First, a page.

Rep. John Conyers (D-Mich.) allegedly settled a wrongful dismissal complaint in 2015 after being accused of firing a female staffer who rejected his sexual advances, BuzzFeed News reported Monday night.
Conyers, 88, is the longest-serving member of the U.S. House of Representatives and among the most powerful members of Congress. In documents affiliated with the case filed by an unnamed woman in 2014, several former staff members also alleged the lawmaker repeatedly asked female employees for sexual favors, inappropriately touched them in public and asked staffers to contact and transport women they believed Conyers was having affairs with.
Read the entire story at BuzzFeed.
On Tuesday, the House Ethics Committee said it had launched an investigation into the claims and said it would look into allegations of sexual harassment by Conyers against members of his staff.
The wrongful dismissal complaint reported by BuzzFeed was filed with Congress’ Office of Compliance after a staffer said she was terminated because she would not “succumb to [Conyer’s] sexual advances.” It was settled in 2015 for $27,111 and included a confidentiality agreement signed by the staffer. Conyers did not admit fault in the complaint.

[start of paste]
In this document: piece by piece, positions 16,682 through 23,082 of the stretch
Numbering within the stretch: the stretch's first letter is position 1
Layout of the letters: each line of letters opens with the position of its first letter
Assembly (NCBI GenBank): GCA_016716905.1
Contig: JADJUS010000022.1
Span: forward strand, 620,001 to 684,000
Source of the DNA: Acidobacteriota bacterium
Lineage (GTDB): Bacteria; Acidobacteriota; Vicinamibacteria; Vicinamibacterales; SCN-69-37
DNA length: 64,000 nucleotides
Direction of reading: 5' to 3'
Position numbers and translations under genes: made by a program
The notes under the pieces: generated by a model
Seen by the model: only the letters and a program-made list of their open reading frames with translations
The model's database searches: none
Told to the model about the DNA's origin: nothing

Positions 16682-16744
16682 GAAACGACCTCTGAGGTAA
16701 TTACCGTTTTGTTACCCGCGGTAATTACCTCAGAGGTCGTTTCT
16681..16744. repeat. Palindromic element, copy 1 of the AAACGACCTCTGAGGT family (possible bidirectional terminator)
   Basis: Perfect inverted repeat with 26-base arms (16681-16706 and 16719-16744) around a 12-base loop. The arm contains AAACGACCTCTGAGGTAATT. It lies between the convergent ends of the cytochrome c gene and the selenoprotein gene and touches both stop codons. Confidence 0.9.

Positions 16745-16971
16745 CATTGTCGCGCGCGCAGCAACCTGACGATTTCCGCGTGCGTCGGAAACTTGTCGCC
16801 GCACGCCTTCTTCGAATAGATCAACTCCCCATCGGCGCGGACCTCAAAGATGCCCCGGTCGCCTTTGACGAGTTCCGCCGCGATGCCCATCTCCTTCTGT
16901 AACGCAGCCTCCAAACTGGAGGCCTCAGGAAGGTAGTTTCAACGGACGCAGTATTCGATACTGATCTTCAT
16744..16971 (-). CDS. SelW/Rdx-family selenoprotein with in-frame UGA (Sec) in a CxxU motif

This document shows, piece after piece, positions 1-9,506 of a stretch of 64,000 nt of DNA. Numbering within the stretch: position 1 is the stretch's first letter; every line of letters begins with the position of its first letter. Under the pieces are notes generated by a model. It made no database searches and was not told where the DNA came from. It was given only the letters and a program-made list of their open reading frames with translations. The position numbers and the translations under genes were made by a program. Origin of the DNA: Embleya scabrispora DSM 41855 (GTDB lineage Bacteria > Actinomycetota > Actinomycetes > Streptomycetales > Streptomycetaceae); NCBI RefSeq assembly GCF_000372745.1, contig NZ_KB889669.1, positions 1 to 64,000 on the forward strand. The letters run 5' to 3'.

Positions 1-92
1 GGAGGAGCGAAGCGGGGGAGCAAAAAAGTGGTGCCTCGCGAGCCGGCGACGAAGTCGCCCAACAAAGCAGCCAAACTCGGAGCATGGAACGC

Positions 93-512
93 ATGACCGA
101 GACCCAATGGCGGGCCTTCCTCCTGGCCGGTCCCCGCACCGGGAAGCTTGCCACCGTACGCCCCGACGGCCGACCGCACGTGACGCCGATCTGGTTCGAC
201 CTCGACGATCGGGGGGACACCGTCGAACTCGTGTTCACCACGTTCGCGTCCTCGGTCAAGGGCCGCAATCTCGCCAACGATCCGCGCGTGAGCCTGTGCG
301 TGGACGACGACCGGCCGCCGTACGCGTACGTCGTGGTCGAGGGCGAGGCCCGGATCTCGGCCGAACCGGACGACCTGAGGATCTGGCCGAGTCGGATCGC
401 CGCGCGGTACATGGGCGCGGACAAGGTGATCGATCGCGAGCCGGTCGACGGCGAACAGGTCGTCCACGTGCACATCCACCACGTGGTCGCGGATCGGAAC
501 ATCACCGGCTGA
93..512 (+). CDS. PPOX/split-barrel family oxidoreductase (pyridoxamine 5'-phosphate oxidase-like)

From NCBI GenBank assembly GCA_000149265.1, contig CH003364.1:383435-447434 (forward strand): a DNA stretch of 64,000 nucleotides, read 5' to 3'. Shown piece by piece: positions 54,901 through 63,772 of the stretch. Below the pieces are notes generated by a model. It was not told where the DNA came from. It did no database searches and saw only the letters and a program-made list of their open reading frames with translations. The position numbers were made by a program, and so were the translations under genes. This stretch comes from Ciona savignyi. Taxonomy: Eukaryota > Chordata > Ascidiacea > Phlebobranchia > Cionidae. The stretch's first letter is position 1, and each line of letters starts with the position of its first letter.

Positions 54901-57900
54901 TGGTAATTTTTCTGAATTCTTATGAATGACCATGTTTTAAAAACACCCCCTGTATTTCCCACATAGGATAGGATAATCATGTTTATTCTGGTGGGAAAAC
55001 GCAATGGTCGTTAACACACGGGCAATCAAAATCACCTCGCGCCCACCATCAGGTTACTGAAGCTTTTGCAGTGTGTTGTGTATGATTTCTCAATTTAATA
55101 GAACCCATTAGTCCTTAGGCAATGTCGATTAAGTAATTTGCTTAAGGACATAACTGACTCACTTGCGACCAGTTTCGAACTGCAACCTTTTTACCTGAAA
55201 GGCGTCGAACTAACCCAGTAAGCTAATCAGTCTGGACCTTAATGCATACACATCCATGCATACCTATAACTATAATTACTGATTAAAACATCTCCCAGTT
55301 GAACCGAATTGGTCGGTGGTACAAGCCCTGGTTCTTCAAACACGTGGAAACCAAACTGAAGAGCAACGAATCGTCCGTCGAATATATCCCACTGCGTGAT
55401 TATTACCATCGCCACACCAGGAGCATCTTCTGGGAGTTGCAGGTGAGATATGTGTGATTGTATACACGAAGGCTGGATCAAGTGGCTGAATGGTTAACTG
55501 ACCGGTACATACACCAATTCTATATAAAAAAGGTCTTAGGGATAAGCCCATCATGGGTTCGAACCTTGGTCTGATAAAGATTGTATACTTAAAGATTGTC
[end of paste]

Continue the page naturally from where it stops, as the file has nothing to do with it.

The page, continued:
BuzzFeed spoke with four people involved with the case, including the unnamed accuser, and obtained four signed affidavits from the complaint. The outlet initially obtained the documents from Mike Cernovich, the pro-Donald Trump conspiracy theorist who helped catapult the debunked “Pizzagate” theory, but said it confirmed their provenance independently.
Conyers has served in Congress since 1965 and is the ranking member of the House Judiciary Committee. HuffPost has reached out to his office for comment.
In the affidavits obtained by BuzzFeed, former employees described several instances in which Conyers asked women for sexual favors, including one instance when a woman said he invited her to his hotel room and asked her to “touch it,” meaning his penis. During another encounter, Conyers allegedly told the woman to “just cuddle up with me and caress me” while at a fundraising event.
A report released last week by the Office of Compliance showed Congress had paid more than $17 million in settlements and awards since 1997 for violations of employment rules, including cases of sexual harassment.